- The Washington Times - Thursday, January 16, 2003

In "The World According to Garp" the movie, not the book there's a scene in which Garp and his wife, Helen, are being shown a house by a real estate agent. As they're standing outside the place listening to the sales pitch, a small plane crashes into it.

"We'll take it!" Garp tells the agent.

His wife looks at him strangely.

"Don't you see?" he says. "The chances of another plane hitting this house are astronomical. It's been pre-disastered."

That's kind of what's going on in Cincinnati with Marvin Lewis and the Bengals. Most see the Bungles as a hopeless cause, a Jay Leno punch line, a franchise that has an airplane sticking out of it. But Lewis obviously sees it as a franchise that's been "pre-disastered." The chances of the Bengals having another decade as miserable as the last one, he figures, are astronomical.

So when Mike Brown offered him the coaching job, Marvin said, "I'll take it!"

And I think it's a good move for several reasons.

No. 1: As has been shown over and over in recent years, you can win anywhere in the NFL. Green Bay was a wasteland when Mike Holmgren came in and look at the Packers now. People thought Dick Vermeil was nuts to come out of retirement and take over the Rams, and he wound up leading them to the title. Heck, even the Falcons made it to the Super Bowl not long ago. Think the Bengals are in any worse shape than those franchises were?

With free agency and the salary cap, the field has never been more level in the NFL. Hire the right coach, get a little luck on draft day and you can turn a team around very quickly. Andy Reid inherited a 3-13 club in Philadelphia in '99 and won 12 games (including the postseason) two years later. Carolina and Jacksonville reached the conference championship game in their second season, and Cleveland made the playoffs in its fourth. Why can't somebody do something like that in Cincinnati?

No. 2: Lewis should have a longer honeymoon in Cincy than he would in many other places. Why? Because the Bengals have been so bad for so long they haven't had a winning record since '90 that the fans likely will be more patient with him. Let's face it, the team is at rock bottom; its 2-14 record this season is the worst in franchise history. That should buy Marvin, oh, three years to put the teeth back in the Bengals, to eradicate the culture of losing. Nowadays, three years is an eternity. (Just ask Marty Schottenheimer.)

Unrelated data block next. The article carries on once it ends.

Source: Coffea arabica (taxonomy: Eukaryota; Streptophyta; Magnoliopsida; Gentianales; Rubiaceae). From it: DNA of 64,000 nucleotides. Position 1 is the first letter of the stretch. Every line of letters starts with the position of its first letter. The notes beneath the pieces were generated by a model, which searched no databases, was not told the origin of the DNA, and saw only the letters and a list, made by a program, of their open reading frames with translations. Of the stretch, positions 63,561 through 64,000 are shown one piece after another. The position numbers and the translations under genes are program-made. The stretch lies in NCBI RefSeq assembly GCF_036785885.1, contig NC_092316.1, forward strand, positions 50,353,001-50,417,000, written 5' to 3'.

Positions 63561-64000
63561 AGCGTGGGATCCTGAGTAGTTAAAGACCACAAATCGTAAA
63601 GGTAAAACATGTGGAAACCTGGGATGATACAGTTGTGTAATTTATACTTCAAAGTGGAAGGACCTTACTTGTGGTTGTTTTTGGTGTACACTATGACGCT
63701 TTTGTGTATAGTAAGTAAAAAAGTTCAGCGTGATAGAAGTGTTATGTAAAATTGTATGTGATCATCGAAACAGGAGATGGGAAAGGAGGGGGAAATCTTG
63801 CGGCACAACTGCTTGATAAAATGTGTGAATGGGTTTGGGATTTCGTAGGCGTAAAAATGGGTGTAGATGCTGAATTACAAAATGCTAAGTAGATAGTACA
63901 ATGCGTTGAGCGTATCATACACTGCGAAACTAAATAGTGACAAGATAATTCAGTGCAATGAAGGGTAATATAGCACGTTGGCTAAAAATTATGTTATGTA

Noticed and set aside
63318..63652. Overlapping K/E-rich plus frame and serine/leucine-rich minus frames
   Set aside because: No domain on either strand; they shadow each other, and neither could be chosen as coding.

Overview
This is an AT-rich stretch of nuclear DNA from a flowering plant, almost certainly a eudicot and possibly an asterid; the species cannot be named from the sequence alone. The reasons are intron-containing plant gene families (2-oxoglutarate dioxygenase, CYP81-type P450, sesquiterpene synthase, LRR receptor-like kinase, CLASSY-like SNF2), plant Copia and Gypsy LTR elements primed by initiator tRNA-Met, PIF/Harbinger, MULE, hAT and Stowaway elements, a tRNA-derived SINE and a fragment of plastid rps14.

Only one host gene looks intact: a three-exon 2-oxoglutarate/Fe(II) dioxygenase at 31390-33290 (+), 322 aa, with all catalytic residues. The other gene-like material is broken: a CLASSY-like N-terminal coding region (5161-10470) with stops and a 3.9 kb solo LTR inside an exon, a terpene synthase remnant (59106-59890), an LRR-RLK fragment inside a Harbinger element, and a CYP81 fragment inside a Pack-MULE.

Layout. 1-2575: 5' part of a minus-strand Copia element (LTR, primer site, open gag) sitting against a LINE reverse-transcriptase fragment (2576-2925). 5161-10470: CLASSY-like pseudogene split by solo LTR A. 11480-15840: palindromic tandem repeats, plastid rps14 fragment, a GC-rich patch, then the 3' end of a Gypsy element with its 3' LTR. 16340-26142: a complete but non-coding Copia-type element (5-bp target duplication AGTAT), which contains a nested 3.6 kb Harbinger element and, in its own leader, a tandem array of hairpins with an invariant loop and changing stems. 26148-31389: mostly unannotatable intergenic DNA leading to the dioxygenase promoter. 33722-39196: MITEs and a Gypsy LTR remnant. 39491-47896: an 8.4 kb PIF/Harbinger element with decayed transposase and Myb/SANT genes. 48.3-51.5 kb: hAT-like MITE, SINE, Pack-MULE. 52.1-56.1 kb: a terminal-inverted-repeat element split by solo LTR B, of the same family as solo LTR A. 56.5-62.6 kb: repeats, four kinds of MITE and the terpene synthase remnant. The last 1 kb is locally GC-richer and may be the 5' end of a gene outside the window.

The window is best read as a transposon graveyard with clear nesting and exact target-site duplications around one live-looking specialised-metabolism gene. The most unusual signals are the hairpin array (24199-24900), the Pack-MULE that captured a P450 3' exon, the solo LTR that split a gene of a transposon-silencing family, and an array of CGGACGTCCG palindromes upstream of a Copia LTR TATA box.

No. 3: Cincinnati has first dibs in the draft. This can be overrated, especially if there isn't a stud quarterback available, but Carson Palmer, the Heisman Trophy winner from Southern Cal, might fit that description. The Bengals have struck out with the last three QBs they've taken in the first round Jack Thompson (third pick, 1979), David Klingler (sixth, '92) and Akili Smith (third, '99) but what if Palmer turns out to be the genuine article? What if he does for them what Troy Aikman did for the Cowboys or Drew Bledsoe did for the Patriots or Michael Vick is doing for the Falcons?

Nobody expedites the rebuilding process quite like a young quarterback. Lewis also has Corey Dillon, one of the better running backs in the game, at his disposal. So he won't have to ask Palmer to do as much in the early going.

No. 4: The Gary Kubiak Factor. Remember him? After Denver won back-to-back Super Bowls in the late '90s, a bunch of NFL teams were interested Kubiak, the Broncos' offensive coordinator. But he resisted their advances, telling them he didn't think he was ready to be a head coach. Well, with his club struggling the past few seasons, Kubiak is no longer a hot commodity and may never get a head job. For that reason, if for no other, Lewis was smart to take the Bengals up on their offer. There's no telling when or if the next opportunity is going to come along.

The Cincinnati job has some negatives, of course (e.g. small front-office and scouting staffs, an owner who doesn't seem to have a clue), but the club also has a new stadium. And the hiring of Lewis, a black, is another indication the Bengals are trying to join the 21st century. Marvin, with his cutting edge defensive tactics, should help in that regard.

As for the Redskins, they'll once again go into the season with a new defensive coordinator. That's four years in a row now they've done that. And unlike the others (Ray Rhodes, Kurt Schottenheimer, Lewis), George Edwards has never been a defensive coordinator before. Will there be a learning curve for him the way there was a learning curve for Steve Spurrier?

When you stop and think about it, Marvin Lewis was the coaching equivalent of Deion Sanders for the Redskins. He was brought in amid much fanfare, paid a ton of dough (for an assistant coach) and was gone after just one season before the team accomplished what it wanted to accomplish.

The only difference is that Dan Snyder has never had to worry about Deion coming back and beating him; Marvin is another story. The Bengals visit FedEx Field in 2004.

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